Official White House Photo by Pete Souza(WASHINGTON) — Free community college for all. Conversation-starter? Definitely. Political possibility? Not any time soon.
President Obama unveiled the idea in a video posted to Facebook on Thursday night. But administration officials provided no price tag, no legislation, and little evidence of Republican support on Capitol Hill.
But the White House says that’s beside the point at this stage.
The president hopes “to start a conversation,” Obama domestic policy adviser Cecilia Munoz told reporters.
She couldn’t estimate the cost for the proposal, though back of the envelope calculations suggest it would cost tens of billions of dollars a year. The Republican Congress would need to pass legislation to fund it. State governments would need to each act as well.
The administration likens the dream to its universal pre-K proposal from State of the Union two years ago; that one has languished on the Hill but does have some bipartisan support.
A spokesman for House Speaker John Boehner reacted to the community college proposal with skepticism. “With no details or information on the cost, this seems more like a talking point than a plan,” Cory Fritz said in a statement.
Still, the notion of free community college is tantalizing to many. Democrats envision a system akin to free the nation’s public high school system which is funded jointly by state and federal governments.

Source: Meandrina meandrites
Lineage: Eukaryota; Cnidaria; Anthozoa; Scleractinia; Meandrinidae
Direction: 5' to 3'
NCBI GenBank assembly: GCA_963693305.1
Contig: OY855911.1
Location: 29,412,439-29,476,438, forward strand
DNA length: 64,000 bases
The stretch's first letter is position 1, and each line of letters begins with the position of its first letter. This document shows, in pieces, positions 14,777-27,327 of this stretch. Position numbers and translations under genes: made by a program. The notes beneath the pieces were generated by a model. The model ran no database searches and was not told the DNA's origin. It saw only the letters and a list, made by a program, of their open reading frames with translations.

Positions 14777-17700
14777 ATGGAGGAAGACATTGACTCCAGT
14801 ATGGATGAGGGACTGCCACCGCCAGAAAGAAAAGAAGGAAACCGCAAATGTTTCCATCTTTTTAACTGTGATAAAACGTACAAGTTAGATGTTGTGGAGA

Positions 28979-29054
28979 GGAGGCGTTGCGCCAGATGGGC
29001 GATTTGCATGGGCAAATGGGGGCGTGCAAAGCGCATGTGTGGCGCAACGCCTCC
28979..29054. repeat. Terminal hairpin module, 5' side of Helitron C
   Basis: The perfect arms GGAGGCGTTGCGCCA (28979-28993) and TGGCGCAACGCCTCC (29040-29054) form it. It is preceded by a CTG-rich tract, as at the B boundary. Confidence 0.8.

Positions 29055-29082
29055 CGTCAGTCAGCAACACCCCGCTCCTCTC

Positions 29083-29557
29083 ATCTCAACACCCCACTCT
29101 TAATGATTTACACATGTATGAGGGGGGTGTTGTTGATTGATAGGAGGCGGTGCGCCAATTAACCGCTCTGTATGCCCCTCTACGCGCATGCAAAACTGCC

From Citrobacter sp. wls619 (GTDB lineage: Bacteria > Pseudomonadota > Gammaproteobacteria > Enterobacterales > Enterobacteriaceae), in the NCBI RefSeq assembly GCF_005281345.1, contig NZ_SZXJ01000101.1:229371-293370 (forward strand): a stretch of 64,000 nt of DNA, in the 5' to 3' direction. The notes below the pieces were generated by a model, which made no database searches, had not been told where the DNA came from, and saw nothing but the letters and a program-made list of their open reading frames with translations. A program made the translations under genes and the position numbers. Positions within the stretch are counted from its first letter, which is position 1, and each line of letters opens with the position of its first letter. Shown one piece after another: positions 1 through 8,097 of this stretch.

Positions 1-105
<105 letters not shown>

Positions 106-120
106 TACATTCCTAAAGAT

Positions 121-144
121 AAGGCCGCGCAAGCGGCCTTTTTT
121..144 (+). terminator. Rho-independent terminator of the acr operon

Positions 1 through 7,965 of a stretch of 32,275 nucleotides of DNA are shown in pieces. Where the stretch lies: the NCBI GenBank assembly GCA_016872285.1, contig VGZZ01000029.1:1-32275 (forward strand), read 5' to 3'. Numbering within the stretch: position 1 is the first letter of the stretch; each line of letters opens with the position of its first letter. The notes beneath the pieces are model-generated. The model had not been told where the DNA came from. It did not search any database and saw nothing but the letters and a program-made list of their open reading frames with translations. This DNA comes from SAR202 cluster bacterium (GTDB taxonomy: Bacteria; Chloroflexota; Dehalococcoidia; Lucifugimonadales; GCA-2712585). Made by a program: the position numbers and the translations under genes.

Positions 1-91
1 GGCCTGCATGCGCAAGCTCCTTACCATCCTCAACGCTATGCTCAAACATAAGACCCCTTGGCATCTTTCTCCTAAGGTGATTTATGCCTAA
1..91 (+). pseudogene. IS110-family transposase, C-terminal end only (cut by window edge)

Broadly, the White House sketches it out this way:
- Two years free community college for students who attend at least half-time, maintain a 2.5 GPA, and remain enrolled.
- Community colleges would have to allow students to transfer to four-year schools and/or train in high-demand occupational areas.
- Federal funding would pay for 3/4th; states would pay 1/4th.
- The White House projects up to 9 million students could benefit if every state participates. Average savings $3800 in tuition per year.
- “What I’d like to do is see the first two years of community college free for everybody who’s willing to work for it,” Obama says in the Facebook video. “That’s something we can accomplish and it’s something that will train our workforce so that we can compete with anybody around the world.”
- There’s also the issue of capacity. The nation currently only has 1,100 community colleges. Some states that have individually dabbled in subsidized or free community college programs have seen their systems overwhelmed.
- As for the politics of it — White House points to red state Tennessee and Gov. Bill Haslam who pioneered a statewide program that provides free community college tuition for two years, signed into law last year. Some 57,000 students — or 90 percent of the state’s high school graduating class — applied, signaling high demand.
- Obama and Vice President Joe Biden will visit Knoxville, Tenn., on Friday to pitch the proposal as part of a presidential tour to preview the State of the Union.
Copyright © 2015, ABC Radio. All rights reserved.